- NEW TIMETABLE FOR MAKING TAX DIGITAL
- TAYLOR REVIEW OF EMPLOYMENT PRACTICES
- AUTOMATIC ENROLMENT REACHES 8 MILLION
- LATEST LABOUR MARKET STATISTICS
- HMRC GENUINE AND PHISHING/BOGUS EMAILS AND CALLS
- CHARITIES BOUND BY NEW FUNDRAISING PREFERENCE SERVICE
The government has announced a revised timetable for the introduction of Making Tax Digital for Business (MTDfB).
MTDfB introduces extensive changes to how taxpayers record and report income to HMRC. Unincorporated businesses, including landlords, were expected to be the first to see significant changes in the recording and submission of business transactions but the government has announced a delay to the implementation of the new rules and some exceptions for smaller businesses.
The government had decided how the general principles of MTDfB will operate after receiving responses to their original ideas first published in August 2016. Some legislation was published in Finance Bill 2017 but this was removed due to the General Election.
Under MTDfB, businesses will be required to:
• maintain their records digitally, through software or apps
• report summary information to HMRC quarterly through their ‘digital tax accounts’ (DTAs)
• submit an ‘End of Year’ statement through their DTAs.
The new timetable is being introduced following concerns raised by the Treasury Select Committee, businesses and professional bodies about the implementation of the new rules and to hopefully ensure a smooth transition to a digital tax system.
Mel Stride, Financial Secretary to the Treasury and Paymaster General said:
‘Businesses agree that digitising the tax system is the right direction of travel. However, many have been worried about the scope and pace of reforms.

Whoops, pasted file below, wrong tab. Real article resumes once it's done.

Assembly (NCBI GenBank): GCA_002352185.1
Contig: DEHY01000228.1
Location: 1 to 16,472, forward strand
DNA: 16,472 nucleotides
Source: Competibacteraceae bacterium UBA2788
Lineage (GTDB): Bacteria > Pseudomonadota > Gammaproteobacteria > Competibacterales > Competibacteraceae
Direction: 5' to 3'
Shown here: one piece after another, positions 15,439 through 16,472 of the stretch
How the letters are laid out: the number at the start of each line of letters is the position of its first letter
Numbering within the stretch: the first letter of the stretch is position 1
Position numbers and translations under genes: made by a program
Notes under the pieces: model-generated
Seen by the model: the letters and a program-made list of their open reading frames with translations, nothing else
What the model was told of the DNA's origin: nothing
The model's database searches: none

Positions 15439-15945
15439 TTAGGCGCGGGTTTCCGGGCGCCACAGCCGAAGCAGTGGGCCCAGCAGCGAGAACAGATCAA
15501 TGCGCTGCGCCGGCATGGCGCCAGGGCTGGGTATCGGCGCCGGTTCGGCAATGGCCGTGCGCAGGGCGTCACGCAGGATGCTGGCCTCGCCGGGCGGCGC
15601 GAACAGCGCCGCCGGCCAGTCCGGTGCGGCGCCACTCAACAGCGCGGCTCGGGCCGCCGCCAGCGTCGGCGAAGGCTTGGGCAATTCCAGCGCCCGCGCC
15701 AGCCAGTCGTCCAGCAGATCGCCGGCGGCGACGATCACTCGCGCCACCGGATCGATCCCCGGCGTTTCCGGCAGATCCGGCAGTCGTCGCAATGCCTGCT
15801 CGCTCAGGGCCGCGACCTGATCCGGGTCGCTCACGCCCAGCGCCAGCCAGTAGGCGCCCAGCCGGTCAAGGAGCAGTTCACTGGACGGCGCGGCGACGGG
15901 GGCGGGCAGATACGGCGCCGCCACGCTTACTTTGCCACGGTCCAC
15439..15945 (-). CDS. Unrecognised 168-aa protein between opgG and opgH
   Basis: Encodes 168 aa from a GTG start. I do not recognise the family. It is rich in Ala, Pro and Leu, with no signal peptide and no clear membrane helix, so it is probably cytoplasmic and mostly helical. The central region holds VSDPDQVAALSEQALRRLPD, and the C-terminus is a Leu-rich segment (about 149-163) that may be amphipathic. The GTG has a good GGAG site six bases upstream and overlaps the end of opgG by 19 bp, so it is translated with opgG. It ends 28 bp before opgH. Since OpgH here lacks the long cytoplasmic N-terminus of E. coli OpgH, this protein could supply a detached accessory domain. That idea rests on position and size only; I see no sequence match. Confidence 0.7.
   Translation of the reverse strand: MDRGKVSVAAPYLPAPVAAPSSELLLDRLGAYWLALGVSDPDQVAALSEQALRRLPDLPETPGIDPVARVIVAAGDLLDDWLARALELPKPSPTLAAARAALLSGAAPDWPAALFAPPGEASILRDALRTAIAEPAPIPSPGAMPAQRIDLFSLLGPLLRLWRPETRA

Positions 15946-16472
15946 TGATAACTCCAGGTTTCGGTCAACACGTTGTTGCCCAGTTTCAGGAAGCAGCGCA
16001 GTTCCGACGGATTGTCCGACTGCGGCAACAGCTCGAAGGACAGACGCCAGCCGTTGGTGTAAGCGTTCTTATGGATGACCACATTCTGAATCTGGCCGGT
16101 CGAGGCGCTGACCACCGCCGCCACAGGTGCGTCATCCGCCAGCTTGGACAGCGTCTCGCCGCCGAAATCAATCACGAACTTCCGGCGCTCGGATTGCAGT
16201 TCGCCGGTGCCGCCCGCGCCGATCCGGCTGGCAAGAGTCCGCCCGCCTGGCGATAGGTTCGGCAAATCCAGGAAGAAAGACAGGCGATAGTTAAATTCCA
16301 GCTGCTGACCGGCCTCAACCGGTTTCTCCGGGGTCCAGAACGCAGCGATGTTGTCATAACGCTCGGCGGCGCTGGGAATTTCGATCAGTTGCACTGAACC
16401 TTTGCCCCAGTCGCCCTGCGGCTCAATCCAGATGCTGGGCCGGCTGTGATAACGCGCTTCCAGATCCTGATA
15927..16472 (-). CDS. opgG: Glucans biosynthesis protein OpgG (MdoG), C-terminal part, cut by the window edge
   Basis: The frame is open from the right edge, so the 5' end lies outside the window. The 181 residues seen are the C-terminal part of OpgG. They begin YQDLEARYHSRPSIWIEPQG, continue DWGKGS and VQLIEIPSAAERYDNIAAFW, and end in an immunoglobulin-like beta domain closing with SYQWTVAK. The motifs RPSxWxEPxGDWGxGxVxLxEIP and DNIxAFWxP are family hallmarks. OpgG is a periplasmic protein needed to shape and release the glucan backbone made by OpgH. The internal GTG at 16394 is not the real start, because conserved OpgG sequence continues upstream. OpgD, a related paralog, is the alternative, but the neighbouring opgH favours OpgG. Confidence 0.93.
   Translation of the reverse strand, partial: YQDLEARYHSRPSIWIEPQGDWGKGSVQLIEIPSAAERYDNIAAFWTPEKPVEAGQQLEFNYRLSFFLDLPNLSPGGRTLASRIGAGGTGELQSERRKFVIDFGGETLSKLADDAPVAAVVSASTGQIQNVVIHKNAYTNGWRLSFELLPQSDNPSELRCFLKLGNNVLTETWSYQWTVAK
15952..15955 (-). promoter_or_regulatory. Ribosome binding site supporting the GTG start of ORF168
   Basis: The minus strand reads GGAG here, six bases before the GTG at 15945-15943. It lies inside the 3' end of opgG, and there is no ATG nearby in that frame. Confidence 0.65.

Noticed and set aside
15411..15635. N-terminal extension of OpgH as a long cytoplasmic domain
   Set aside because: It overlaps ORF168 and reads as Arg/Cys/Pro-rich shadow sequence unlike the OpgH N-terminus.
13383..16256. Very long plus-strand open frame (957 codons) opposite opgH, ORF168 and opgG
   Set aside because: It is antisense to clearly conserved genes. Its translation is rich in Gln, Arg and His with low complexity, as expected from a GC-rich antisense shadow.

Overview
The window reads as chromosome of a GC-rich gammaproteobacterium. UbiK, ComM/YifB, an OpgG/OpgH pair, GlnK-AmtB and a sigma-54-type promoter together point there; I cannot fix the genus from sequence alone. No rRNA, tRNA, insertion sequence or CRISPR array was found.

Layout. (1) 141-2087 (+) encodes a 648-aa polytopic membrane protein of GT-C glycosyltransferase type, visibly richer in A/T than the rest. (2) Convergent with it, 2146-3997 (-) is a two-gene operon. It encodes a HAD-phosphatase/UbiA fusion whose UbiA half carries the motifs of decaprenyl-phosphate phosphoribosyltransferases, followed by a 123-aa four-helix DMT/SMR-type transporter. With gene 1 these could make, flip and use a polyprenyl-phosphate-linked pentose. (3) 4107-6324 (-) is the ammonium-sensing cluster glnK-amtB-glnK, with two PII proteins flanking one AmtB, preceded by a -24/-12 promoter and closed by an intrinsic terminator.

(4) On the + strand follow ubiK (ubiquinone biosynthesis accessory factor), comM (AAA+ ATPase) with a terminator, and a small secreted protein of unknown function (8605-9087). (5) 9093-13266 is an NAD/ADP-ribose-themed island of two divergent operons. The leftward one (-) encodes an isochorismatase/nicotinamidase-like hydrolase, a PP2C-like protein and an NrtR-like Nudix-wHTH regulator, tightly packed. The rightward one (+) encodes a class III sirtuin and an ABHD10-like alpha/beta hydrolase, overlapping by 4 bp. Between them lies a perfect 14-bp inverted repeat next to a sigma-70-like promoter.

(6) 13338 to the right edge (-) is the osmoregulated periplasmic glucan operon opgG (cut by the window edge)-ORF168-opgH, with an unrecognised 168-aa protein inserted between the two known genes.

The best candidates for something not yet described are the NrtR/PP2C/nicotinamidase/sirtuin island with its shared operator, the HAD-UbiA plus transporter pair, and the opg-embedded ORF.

We have listened very carefully to their concerns and are making changes so that we can bring the tax system into the digital age in a way that is right for all businesses.’
The government has confirmed that under the new timetable:
• only businesses with a turnover above the VAT threshold (currently £85,000) will have to keep digital records and only for VAT purposes
• they will only need to do so from 2019
• businesses will not be asked to keep digital records, or to update HMRC quarterly, for other taxes until at least 2020.
This means that businesses and landlords with a turnover below the VAT threshold will not have to move to the new digital system.
Ministers have also confirmed that the Finance Bill will be introduced as soon as possible after the summer recess and that all policies originally announced to start from April 2017 will be effective from that date.
The government has also confirmed that the proposed changes to VAT reporting will come into effect from April 2019. From that date, businesses trading above the VAT threshold will have to provide their VAT information to HMRC through Making Tax Digital software.
Internet link: GOV news
The long awaited Taylor Review of employment practices suggests that a national strategy is needed to help provide security in such areas as wages, quality of employment, education and training, working conditions, work life balance and the ability to progress at work.
One of the areas of focus relates to the ‘gig’ economy, with the report recommending the creation of a new category of worker, known as a ‘dependent contractor’, to provide additional rights and benefits for those who are currently classed as self-employed, but who work for businesses which have a ‘controlling and supervisory’ relationship with their workers.
The additional benefits would include sick pay, holiday entitlement and the minimum wage, and the new employment status would also oblige these businesses to pay national insurance contributions for these workers.
Business groups have given mixed reactions to the report’s findings, with many welcoming the focus on labour market flexibility, but also warning that some areas, including the plans to rewrite employment status tests, are a cause for concern.
However, the TUC warned that the review ‘is not the game-changer needed to end insecurity and exploitation at work’
Internet link: Taylor Review
The Pensions Regulator (TPR) has confirmed than eight million employees have signed up for a workplace pension since the launch of automatic enrolment.